ON THIS PAGE: You will find out more about what factors increase the chance of this type of tumor. To see other pages in this guide, use the colored boxes on the right side of your screen, or click “Next” at the bottom.
A risk factor is anything that increases a person’s chance of developing cancer. Although risk factors often influence the development of cancer, most do not directly cause cancer. Some people with several risk factors never develop cancer, while others with no known risk factors do.
Most often, Wilms tumor is not inherited, but there can be genetic reasons for the tumor’s development.
- Children may have a mutated (changed), damaged, or missing gene; such a change can also cause other birth defects. About 15% of children with Wilms tumor also have other health problems at the time of their birth.
- Children with WAGR syndrome, a condition that causes a number of birth defects, have a 33% chance of developing Wilms tumor. WAGR stands for Wilms tumor, aniridia (no iris in the eye), genitourinary abnormalities (changes to the reproductive and urinary organs) or gonadoblastoma (a rare tumor of the reproductive organs), and mental retardation.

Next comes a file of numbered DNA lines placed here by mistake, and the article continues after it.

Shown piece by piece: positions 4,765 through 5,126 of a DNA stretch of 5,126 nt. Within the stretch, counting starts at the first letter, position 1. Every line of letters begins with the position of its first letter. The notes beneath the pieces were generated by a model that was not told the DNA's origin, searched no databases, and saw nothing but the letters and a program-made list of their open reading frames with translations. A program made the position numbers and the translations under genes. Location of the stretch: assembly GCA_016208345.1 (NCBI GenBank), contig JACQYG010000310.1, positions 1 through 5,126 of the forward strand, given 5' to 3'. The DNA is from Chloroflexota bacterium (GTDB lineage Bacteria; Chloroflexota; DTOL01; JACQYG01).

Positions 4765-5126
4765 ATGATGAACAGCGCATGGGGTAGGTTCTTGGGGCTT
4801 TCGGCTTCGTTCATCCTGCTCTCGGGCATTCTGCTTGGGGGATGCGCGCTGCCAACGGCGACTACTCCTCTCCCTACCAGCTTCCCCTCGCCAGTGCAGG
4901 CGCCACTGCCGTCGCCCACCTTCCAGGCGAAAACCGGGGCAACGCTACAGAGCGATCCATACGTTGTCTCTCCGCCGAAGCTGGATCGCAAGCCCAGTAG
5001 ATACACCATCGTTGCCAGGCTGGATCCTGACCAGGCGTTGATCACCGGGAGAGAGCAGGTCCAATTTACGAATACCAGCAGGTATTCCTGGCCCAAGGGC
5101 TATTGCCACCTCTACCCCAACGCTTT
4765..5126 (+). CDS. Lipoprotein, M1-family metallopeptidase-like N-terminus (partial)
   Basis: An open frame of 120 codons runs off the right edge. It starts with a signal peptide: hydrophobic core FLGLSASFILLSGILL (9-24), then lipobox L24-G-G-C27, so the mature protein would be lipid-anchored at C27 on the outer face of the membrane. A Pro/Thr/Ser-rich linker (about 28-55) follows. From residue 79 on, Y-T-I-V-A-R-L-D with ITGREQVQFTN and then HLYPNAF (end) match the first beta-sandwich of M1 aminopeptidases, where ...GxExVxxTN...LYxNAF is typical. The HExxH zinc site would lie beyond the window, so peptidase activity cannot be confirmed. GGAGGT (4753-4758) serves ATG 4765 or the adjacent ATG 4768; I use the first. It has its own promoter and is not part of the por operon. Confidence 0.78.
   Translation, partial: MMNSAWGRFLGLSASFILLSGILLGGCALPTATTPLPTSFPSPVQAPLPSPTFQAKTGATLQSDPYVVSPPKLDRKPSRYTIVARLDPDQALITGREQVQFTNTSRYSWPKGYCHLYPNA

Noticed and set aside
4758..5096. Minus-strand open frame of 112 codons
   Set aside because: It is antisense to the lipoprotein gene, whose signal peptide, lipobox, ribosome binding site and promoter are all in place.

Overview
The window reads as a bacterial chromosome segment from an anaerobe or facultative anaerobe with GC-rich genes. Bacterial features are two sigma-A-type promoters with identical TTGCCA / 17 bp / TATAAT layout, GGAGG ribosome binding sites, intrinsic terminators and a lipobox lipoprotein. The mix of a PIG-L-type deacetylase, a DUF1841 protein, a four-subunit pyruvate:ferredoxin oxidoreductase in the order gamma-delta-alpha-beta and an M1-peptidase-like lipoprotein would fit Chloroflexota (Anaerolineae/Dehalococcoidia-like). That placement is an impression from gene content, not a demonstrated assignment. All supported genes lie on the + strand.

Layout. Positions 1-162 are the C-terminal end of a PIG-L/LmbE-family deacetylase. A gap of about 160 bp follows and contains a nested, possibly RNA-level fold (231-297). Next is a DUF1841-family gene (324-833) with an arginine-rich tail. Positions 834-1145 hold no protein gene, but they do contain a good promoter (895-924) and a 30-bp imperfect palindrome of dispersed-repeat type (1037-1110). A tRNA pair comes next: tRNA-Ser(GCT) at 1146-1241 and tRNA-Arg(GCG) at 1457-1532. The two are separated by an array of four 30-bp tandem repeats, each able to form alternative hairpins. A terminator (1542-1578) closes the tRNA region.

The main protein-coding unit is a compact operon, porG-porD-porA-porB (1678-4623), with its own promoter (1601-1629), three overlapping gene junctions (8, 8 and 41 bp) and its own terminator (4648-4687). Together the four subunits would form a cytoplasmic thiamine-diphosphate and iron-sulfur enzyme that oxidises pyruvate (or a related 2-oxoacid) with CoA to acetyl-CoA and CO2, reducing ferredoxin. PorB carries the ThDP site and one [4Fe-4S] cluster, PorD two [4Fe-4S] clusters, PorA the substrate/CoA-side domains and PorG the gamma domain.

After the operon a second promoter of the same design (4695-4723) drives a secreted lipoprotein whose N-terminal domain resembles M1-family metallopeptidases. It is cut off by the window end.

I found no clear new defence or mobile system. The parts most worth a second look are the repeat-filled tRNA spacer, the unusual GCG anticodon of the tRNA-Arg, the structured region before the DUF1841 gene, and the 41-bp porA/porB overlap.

- Children with Beckwith-Wiedemann syndrome, a condition that causes enlarged internal organs and limbs, have a higher risk of developing Wilms tumor, kidney cysts, and tumors of the liver (hepatoblastoma), pancreas, and adrenal glands.
- Boys with Deny-Drash syndrome, a condition in which the male sex organs do not develop correctly, have a higher risk of developing Wilms tumor.
- A small number of children with Wilms tumor have a relative in their family with the disease.
Choose “Next” (below, right) to continue reading this guide to learn about what symptoms this type of tumor can cause. Or, use the colored boxes located on the right side of your screen to visit any section.